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Playground tribute in Iver Heath for murdered daughter
10:21am Friday 20th July 2012 in News
THE family of murdered hotel receptionist Alice Adams is aiming to raise £100,000 to build a children's playground in Iver Heath in her memory.
Her former colleague Attila Ban, 32, was this week found guilty of murdering Miss Adams and another hotel worker, before he hid under a bed containing one of the bodies.
Ban had claimed diminished responsibility but was found guilty of two counts of murder at the Old Bailey.
He faces two life terms but sentencing was adjourned to a later date.
Family members have set up The Alice Adams Foundation which aims to build a tree house and play area in Iver Heath where she grew up. It has so far raised £1,000 (see link below).
The bodies of receptionists Tibor Vass and Miss Adams, both 20, were found in Ban's staff accommodation at the hotel where they worked near Heathrow airport in August last year.
Ban evaded police, crime scene investigators and a pathologist for two days after crawling into the divan bed where he had laid Mr Vass's body on top.
After the bodies were moved, he crawled out and cut his wrists and neck in an unsuccessful suicide bid before he was found.
All three worked at the Radisson Edwardian Hotel where openly gay Ban had been named "Employee of the Year 2010".
Miss Adams, from Iver Heath, had only been working there for three weeks. She was described as popular and fun-loving.
Mr Vass was a Hungarian student who was about to return home. Fellow Hungarian Ban had developed a crush on him and was devastated by the news even though Mr Vass was heterosexual and did not return his feelings.
Police were called after Ban updated his Facebook wall saying: "I would like to wake up from this nightmare" and all three failed to turn up for work.
They found Mr Vass naked on the double bed with two stab wounds. On the living-room floor, they found Miss Adams. She was dressed and had been stabbed 22 times.
A search was made for Ban at the cordoned-off flat, including in the attic, but there was no trace until he turned up.
Richard Whittam, QC, prosecuting, said: "Attila Ban was found naked on the single bed. He had wounds to his wrists, forearm and neck.
"It became apparent that he had been hiding in the divan base of the double bed.
"He must have been there throughout the attendance of the pathologist, the removal of the bodies and the examination of the scene by crime-scene examiners.
"He had the presence of mind to have concealed himself effectively and to remain undetected throughout the time they were on the premises."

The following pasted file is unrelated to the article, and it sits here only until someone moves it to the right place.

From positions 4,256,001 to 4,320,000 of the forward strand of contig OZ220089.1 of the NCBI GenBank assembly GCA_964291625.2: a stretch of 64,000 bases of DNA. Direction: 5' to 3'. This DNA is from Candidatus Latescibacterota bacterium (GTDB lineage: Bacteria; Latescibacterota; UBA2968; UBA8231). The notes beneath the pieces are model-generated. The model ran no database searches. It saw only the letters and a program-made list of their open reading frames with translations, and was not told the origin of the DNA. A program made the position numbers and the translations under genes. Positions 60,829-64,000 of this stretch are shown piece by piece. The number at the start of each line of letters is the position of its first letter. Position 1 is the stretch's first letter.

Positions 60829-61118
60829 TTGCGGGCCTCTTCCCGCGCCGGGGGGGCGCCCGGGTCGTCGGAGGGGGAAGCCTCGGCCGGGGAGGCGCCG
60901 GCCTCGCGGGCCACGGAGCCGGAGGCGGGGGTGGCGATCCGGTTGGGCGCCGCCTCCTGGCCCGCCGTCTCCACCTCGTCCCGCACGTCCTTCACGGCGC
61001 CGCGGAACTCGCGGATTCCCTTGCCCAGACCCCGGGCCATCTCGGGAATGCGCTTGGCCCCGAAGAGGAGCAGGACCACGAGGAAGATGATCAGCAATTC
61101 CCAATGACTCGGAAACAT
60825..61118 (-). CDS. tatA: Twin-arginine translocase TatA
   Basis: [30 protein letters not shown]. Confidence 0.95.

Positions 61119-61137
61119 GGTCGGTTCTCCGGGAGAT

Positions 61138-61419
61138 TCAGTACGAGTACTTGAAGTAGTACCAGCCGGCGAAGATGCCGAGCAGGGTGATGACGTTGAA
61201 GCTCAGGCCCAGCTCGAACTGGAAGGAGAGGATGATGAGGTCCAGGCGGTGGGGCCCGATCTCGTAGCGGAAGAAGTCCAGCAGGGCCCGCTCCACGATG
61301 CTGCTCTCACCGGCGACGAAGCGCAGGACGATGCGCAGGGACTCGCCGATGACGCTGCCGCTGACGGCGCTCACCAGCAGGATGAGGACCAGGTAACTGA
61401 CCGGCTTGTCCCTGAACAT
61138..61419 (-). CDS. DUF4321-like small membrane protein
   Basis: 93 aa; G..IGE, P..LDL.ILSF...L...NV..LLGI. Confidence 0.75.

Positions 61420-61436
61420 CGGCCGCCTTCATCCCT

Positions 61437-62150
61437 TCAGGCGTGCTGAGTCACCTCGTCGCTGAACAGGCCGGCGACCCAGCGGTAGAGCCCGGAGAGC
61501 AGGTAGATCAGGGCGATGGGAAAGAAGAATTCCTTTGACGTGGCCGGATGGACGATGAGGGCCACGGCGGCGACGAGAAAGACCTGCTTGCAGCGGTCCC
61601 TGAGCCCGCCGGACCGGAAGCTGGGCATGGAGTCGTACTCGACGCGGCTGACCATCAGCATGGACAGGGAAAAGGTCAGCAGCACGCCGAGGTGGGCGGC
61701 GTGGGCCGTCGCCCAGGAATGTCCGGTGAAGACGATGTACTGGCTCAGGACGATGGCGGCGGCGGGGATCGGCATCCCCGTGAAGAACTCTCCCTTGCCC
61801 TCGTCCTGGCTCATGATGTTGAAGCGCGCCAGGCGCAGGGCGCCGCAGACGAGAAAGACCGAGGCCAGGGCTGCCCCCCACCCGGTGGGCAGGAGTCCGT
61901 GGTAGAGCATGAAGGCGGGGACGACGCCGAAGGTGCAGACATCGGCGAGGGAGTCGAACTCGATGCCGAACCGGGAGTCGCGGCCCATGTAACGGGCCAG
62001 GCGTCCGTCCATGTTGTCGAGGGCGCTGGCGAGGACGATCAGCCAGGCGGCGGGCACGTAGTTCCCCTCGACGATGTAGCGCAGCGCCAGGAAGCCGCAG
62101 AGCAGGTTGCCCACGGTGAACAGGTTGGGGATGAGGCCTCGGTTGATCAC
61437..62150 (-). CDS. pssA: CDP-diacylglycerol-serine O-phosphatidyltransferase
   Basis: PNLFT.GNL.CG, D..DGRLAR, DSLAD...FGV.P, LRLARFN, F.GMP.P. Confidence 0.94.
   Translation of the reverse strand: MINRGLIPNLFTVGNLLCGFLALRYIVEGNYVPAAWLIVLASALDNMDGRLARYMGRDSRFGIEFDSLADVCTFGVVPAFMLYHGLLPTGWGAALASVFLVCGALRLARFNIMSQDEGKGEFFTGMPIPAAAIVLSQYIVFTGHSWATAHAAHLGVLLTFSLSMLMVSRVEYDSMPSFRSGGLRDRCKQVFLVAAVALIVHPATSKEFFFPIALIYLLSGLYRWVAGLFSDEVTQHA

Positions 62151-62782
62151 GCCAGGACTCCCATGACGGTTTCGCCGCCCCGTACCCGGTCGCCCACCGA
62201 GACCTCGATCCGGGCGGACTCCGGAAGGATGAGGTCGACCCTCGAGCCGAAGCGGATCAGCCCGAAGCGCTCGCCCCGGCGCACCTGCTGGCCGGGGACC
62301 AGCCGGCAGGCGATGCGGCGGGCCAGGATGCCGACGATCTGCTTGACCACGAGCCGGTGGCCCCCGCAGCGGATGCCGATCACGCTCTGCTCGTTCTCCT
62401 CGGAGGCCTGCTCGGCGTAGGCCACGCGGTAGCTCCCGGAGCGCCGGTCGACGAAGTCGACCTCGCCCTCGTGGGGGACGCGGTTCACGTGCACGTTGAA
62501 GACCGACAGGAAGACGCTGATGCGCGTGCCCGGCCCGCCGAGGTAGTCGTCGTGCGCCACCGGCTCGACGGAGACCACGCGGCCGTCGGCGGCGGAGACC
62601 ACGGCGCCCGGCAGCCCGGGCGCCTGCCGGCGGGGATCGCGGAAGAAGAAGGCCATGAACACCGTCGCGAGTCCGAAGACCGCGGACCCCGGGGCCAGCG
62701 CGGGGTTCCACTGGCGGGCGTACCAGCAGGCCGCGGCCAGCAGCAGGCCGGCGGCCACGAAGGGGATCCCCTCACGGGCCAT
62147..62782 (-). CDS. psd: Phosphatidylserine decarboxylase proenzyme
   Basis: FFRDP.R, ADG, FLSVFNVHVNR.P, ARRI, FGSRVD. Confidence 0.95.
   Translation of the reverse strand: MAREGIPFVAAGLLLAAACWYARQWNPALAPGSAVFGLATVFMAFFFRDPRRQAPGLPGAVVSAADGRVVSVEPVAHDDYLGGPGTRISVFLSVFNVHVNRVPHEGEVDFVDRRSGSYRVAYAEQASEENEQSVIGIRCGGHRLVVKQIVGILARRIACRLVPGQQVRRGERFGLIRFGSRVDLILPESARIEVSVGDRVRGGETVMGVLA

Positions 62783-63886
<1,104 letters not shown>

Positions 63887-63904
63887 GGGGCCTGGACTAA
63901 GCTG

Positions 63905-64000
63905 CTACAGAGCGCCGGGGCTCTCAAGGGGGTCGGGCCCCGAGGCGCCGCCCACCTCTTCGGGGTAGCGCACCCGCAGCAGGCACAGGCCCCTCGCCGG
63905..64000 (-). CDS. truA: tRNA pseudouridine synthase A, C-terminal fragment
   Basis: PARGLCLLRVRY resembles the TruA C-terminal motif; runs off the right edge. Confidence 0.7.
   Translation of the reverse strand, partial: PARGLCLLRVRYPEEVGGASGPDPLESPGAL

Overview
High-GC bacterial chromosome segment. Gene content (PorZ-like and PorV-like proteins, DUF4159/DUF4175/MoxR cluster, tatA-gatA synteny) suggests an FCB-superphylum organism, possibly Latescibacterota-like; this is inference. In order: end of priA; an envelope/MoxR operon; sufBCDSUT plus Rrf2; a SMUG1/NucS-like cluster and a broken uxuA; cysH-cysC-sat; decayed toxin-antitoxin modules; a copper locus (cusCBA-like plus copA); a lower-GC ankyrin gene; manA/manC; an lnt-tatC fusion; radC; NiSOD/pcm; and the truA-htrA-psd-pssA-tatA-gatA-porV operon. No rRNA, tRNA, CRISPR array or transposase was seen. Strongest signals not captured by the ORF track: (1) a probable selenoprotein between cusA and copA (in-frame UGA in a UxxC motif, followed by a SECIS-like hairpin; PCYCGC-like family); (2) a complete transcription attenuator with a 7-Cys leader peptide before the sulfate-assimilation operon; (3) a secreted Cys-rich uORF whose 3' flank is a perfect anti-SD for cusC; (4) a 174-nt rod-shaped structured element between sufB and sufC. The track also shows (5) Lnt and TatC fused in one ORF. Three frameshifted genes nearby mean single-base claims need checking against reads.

After the case, Detective Inspector John Finch said outside court that police had not been negligent for not looking under the bed.
He said: "I have looked back at this several times with senior management. It was such a strange and bizarre thing for a person to do. It beggars belief."
He said crime-scene examiners would lose crucial forensic evidence if they lifted up beds looking for people who were not there.
Mr Finch added: "I would not want anyone to do anything differently in the future."
Ban had made himself a bolt-hole under the double bed by taking water and his mobile phone with him to update his Facebook page.
He had also cut a small slit in the side of the mattress so he could see the comings and goings outside.
Mr Finch added: "Someone hiding under a bed for two days with a dead man who he has killed is hard to believe. It was an astonishing and horrific scene."
During the hearing Sara Adams, mum of Alice, told Judge Gerald Gordon: "My heart is broken. My life will always be tinged with sadness.
"I would do anything for one more Alice squeezy hug, one more smile...Alice loved and cared for everyone she ever met, friends and strangers alike.
"It breaks my heart to know that the last thing she knew was hatred and violence.
"The most difficult thing to cope with is not knowing exactly what happened to my lovely Alice that night.
"Horrific as it would be to hear, the truth would be preferable to the constant struggle going on in my mind of trying to figure out the sequence of events leading up to Alice's murder.
"There are no words to adequately express what an amazing and unique person Alice was and how much love, joy, passion and compassion she brought into so many people's lives."